Fundamentals of Ecosocialism

by Becca M, Chris H, Michelle Y & Nafis H

On Ecosocialism

On Wednesday, August 22nd, about 50 people gathered at the Cambridge Public Library to hear four members of Boston DSA speak on an introduction to ecosocialism.This article is a recap of the concepts discussed at the panel and discusses the central tenets of ecosocialism, and ongoing ecosocialist struggles within DSA nationwide.

Basics of capitalism, socialism, and ecosocialism

Marx described society as divided into two classes – the bourgeoisie who own and control the means of production and the proletariat (worker) who sell their labor in exchange for wages (source). The wages paid to workers are always less than the value of the labor provided to ensure capitalist accumulation on behalf of the owner. While today, many of us cannot imagine a society without capitalism, this system of economic and social organization hasn’t been around for most of human history.

Capitalism was, in part, pioneered by the Spanish and Portuguese through their genocidal colonization of the Canary and Madeira Islands in 1400s. Madeira was uninhabited, but the Canary Islands were home to the Guanches people who were either killed or enslaved by the colonizers. These islands initially served as sources for timber that would be sent to European mainland; in late 1400s, African slaves were brought to Madeira for sugarcane farming. Madeira quickly became the leading sugar producer for Europe, peaking at 2,500 tons in 1506. However, by 1530, output had dropped by 90% due to the depletion of the island’s natural resources (wood, soil), indicating the boom-and-bust nature of capitalism. Madeira served as one of the earliest examples of capitalist exploitation, and this model would be repeated by colonial powers in the New World (source).

madeira capitalism

So how do we fight modern day capitalism that is driving us towards extinction? According to Michael Lowy, one of the leading proponents of the school of thought, ecosocialism is defined as “a current of ecological thought and action that appropriates the fundamental gains of Marxism while shaking off its productivist dross. For ecosocialists, the market’s profit logic, and the logic of bureaucratic authoritarianism within the late departed “actually existing socialism”, are incompatible with the need to safeguard the natural environment.” (source)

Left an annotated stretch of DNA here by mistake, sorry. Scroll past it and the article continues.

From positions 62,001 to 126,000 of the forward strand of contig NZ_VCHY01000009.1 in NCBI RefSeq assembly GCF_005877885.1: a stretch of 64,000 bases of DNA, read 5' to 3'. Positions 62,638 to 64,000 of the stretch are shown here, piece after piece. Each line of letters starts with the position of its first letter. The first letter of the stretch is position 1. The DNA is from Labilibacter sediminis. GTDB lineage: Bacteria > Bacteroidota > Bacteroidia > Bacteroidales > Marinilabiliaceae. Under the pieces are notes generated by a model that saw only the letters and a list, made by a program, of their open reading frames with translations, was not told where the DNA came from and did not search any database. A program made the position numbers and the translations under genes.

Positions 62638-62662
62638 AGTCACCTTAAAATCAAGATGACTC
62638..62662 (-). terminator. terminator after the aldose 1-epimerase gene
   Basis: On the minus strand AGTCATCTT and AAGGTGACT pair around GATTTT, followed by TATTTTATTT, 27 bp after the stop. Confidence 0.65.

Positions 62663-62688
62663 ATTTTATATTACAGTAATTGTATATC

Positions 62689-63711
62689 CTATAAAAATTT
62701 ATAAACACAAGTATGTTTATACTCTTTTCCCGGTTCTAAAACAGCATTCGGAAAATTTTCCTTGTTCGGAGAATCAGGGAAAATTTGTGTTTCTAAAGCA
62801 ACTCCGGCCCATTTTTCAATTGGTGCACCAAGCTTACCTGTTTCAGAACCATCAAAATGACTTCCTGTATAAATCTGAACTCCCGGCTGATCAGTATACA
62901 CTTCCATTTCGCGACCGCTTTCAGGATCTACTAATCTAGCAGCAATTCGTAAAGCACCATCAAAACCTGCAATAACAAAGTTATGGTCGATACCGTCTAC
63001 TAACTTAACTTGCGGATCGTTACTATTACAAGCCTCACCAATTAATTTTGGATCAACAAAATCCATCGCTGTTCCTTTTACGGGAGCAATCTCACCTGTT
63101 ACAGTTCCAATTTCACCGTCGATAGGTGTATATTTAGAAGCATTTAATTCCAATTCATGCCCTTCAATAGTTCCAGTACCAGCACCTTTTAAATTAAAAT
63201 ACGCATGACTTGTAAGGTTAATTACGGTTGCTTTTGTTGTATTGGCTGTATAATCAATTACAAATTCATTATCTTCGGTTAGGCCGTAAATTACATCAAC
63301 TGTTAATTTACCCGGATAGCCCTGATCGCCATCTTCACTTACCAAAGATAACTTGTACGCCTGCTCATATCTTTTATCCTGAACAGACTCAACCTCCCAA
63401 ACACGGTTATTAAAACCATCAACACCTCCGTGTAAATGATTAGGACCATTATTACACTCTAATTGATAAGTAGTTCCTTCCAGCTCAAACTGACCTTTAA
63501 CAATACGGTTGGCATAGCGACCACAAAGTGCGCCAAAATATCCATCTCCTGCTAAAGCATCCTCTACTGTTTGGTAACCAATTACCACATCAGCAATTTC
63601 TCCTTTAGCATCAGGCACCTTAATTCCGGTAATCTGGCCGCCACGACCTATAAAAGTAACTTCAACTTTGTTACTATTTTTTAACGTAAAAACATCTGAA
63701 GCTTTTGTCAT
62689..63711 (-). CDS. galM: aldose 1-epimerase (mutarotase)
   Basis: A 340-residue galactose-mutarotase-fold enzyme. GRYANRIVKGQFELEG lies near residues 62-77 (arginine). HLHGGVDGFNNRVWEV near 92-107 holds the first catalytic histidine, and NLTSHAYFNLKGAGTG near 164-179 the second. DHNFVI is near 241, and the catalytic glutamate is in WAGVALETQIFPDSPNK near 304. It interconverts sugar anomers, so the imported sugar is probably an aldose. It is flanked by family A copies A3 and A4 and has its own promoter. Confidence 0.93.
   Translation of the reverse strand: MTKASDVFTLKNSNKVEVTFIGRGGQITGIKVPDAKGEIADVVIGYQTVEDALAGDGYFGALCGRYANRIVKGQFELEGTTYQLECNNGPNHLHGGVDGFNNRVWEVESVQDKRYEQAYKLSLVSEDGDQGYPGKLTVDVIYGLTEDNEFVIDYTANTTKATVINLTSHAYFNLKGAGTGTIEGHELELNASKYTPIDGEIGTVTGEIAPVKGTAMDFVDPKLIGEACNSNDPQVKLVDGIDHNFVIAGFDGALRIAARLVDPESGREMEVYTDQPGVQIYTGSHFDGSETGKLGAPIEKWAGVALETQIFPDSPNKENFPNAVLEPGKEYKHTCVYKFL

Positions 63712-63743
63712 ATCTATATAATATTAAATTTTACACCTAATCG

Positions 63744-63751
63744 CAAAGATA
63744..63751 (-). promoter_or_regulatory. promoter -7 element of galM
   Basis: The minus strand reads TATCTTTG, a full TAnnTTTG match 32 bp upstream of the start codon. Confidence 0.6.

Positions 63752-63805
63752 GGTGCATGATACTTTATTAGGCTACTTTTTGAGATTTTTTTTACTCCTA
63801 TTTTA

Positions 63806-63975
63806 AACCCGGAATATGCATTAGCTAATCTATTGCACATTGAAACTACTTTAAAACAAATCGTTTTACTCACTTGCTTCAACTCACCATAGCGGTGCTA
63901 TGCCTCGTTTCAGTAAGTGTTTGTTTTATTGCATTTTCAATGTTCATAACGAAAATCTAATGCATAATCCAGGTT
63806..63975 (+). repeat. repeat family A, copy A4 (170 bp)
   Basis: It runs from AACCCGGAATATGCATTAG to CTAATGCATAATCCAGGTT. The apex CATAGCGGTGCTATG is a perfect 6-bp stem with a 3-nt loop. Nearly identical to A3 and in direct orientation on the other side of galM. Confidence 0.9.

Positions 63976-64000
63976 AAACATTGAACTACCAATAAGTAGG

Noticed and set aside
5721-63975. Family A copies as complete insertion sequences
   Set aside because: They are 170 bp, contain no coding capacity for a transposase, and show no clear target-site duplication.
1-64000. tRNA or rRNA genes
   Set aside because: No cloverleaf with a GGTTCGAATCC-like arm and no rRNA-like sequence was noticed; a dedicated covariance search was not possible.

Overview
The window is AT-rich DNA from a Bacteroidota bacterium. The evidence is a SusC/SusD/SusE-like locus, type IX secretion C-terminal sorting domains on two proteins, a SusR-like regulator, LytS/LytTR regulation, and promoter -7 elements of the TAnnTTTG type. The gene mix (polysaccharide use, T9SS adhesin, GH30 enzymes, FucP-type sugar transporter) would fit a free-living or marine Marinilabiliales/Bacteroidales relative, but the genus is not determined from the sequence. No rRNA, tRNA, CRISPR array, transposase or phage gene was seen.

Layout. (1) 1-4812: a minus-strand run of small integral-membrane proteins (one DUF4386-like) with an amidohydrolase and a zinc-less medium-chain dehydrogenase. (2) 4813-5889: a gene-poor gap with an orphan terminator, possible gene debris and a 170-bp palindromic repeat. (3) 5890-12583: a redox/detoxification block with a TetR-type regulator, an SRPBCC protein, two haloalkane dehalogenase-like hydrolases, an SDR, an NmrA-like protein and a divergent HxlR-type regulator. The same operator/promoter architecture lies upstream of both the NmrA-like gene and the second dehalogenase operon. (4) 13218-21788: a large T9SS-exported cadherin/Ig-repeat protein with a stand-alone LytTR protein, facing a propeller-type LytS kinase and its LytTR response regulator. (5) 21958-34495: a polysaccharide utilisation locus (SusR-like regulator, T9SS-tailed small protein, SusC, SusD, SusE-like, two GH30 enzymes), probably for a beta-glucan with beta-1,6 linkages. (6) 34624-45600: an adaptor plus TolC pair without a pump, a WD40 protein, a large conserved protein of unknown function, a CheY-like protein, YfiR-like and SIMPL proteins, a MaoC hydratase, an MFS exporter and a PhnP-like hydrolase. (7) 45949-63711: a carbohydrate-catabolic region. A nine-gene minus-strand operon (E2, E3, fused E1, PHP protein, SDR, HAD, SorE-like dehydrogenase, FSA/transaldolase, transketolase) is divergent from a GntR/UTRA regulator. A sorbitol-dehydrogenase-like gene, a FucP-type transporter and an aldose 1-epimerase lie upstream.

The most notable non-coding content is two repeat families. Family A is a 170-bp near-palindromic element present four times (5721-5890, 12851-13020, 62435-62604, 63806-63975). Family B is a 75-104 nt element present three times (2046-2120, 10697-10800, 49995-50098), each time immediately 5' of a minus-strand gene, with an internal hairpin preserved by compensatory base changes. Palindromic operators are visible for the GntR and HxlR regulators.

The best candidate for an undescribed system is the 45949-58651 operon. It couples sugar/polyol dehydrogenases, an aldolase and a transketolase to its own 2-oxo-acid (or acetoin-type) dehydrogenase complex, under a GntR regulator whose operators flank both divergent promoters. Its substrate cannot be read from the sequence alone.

Simply put, ecosocialism envisions a transformed society that is in harmony with nature, and the development of practices that can attain it. Such practices are also aimed at dismantling socially and ecologically destructive systems such as fossil-fuel based economy, racism, patriarchy, homophobia, and ableism among others. An ecosocialist strategy recognizes that “a future reconciled with nature and the essence of humanity requires a radical change of perspective, a radical democratic change in certain means of production and consumption which puts in the central position of life the people’s basic needs, which should be determined democratically and in accordance to the biophysical limits of the planet.” (source).  

Examples of ongoing ecosocialist struggles

From North Dakota to Puerto Rico to Palestine, communities are rising up in ecosocialist struggles to protect their environment.For example, Standing Rock was a indigenous-led resistance against the construction of the $3.7 billion Dakota Access Pipeline, whose planned route was half a mile from the Standing Rock Indian Reservation. Standing Rock was more broadly a movement to oppose neo-colonialism and extractivism on stolen land that lasted from April 2016 until February 2017. Coordinated efforts between Energy Transfer Partners, the North Dakotan government, local police, private security forces suppressed the movement, including the usage of militarized “counterterrorism” tactics (source). Since the movement began, there have been over 50 anti-protest bills introduced across the country, including ones painting/tampering with infrastructure facilities as domestic terrorism, introduced by Republicans and Dems alike. The fight against new fossil fuel infrastructure continues in the US, Canada, and abroad including fights against the Bayou Bridge pipeline in Louisiana which is part of the greater DAPL system.